This motivated 29-year old rider learned kiteboarding as he started his studies at the renowned Ecole de Commerce business school in La Rochelle, France. Ideally neighboring the seaside destination of l’Ile de Ré, Thomas took advantage of the island’s numerous sailing spots to hone his skills in his chosen sport. Equally passionate about traveling and new experiences, Thomas enjoys combining his interests with frequent “kitetrips” where he travels to favorite international kiting paradises. For the past three years, Thomas has been living in Marseille, where he opens bars and restaurants. This extroverted, enthusiastic young kiteboarder is happy to have created an upbeat and active lifestyle in which he can dovetail his business, kiteboarding travel, and the enjoyment of a home sailing spot in the middle of his chosen city.
Which disciplines of kitefoil do you practice?
Quite simply: in kiteboarding I do everything, and it’s exactly the same with foil. I love racing and waves, but at the moment I’m concentrating on getting better at big air and freestyle. I never liked limiting myself to just one discipline, therefore I’m never bored, and I have the skill set to adapt my riding style according to the conditions and the spot.
When was the first time you tried foiling, and what’s your best memory?
The first time I tried foiling was at the spot La Vielle Nouvelle in South France. The conditions were an offshore 35 knots with my 10m2 kite! While I started to feel some good and correct sensations on foil, I was still afraid I’d get blown all the way to Morocco! Finally, I started getting the hang of it and at the end of the session, I was doing long runs while flying.
My best memory is actually pretty recent: it was when I made my first kiteloop backloop and I landed without the board touching the water. Every new maneuver that I make is a small victory that stays with me.
Another great experience has been working with Kiteboarder magazine’s equipment testing team for the past two years. We spend one month in Tarifa kiting for hours and hours every day to test and write articles about all the next year’s designs. Physically it’s exhausting, but very rewarding overall and the team is incredible to work with.
Where is your favorite spot to sail?
I’ve had the chance to sail loads of spots and I love most of them, but if I had to choose, I would say my dream spot is Barra Nova in Brazil. It’s a small, flat lagoon, with 20-25 knots of wind almost daily. A little closer to my home in Marseille, I love kiting the classic spot at L’Almanarre in an offshore breeze.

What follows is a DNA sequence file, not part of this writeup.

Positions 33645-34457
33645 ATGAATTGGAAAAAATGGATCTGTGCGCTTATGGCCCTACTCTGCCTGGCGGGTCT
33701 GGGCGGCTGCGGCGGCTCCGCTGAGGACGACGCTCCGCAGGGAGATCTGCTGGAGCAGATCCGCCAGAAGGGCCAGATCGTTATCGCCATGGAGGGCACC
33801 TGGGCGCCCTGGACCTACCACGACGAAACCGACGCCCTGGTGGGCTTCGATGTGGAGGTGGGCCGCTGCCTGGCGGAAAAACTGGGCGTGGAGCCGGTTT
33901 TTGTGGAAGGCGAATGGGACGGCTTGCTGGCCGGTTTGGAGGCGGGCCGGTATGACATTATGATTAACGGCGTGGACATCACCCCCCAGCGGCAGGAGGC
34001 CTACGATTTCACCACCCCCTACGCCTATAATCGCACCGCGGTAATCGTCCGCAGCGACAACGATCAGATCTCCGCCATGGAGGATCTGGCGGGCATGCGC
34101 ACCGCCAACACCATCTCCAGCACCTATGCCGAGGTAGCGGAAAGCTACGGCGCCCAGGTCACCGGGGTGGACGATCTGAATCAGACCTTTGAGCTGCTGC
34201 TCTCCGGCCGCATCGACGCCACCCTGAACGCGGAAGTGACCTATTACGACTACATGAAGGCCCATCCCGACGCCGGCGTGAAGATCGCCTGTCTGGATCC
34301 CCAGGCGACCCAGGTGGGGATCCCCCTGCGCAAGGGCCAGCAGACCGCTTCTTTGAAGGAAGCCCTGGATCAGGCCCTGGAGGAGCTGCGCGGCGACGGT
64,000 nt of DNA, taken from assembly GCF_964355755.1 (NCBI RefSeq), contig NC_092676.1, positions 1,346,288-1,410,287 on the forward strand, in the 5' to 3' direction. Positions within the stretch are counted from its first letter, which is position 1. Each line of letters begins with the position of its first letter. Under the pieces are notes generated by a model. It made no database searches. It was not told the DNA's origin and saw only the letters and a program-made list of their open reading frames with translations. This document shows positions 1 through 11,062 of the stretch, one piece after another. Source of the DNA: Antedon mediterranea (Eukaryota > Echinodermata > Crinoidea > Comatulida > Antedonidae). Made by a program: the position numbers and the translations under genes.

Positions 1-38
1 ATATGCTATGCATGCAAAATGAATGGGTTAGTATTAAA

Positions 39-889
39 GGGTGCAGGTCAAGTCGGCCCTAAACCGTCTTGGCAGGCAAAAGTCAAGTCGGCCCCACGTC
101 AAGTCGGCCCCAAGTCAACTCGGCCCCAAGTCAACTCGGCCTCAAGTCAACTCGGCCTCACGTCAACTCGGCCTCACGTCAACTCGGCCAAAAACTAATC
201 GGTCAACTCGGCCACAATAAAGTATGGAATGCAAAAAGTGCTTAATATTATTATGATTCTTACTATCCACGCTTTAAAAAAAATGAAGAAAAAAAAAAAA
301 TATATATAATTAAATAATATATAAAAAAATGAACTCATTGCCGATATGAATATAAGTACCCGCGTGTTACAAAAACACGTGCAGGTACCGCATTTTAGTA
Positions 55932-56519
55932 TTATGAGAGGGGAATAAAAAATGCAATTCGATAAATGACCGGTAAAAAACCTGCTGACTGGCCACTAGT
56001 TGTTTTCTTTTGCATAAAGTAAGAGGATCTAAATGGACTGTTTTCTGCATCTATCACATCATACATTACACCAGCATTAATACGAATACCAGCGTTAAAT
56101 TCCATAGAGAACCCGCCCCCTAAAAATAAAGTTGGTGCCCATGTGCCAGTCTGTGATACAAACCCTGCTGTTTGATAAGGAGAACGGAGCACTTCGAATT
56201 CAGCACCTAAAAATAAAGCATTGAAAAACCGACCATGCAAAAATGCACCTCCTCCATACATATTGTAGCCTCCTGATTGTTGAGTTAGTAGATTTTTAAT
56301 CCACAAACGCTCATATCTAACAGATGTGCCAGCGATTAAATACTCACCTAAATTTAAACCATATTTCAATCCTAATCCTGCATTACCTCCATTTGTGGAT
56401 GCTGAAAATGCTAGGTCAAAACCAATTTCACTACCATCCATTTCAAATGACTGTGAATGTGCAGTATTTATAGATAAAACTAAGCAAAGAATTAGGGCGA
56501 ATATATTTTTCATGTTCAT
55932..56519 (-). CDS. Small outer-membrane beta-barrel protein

Which TAAROA foil is your favorite?
Without hesitation I’d say the Sword RS! It’s the perfect foil for speed and big air. However, I use the Joy titanium with the Freeride 62 KF wing most frequently. It’s lively and rigid all at once and these qualities make it very versatile whether it’s in waves or freestyle; plus great acceleration when I want to race around with my friends.
If you had to describe TAAROA in one word, what would it be?
“Performance!” I started foiling with TAAROA – the Sword 2 was one of my very first foils. It’s with this foil that I developed a taste for speed and began progressing well. When TAAROA launched the Joy I was really happy, because this gave a more versatile foil, but with TAAROA DNA and top-of-the line quality.
Do you have a ritual before going on the water?
I’m a redhead with the skin to go with it, so I’m obliged to slap on some sunscreen before each session!
What’s the next challenge for you?
I’d love to be the first to send a foiling backloop megaloop board off. In general, it’s re-learning all the tricks I know on twintip on foil, and moving to variations no-foot and handle pass. I have to say that over the past months, we’ve been motivated by Charles Brodel, a little northerner (France) who has reached a crazy high level in foil freestyle. It’s making me want to train harder to keep nipping at his heels.
What’s your best advice for a beginner rider who wants to start foiling?
Go for it, you’ll never regret it, but don’t choose a difficult foil to start off with. It’s better to progress on an easy foil and change it later, rather than lose time trying to learn on a real war machine. Be aware however – once you start you can’t stop.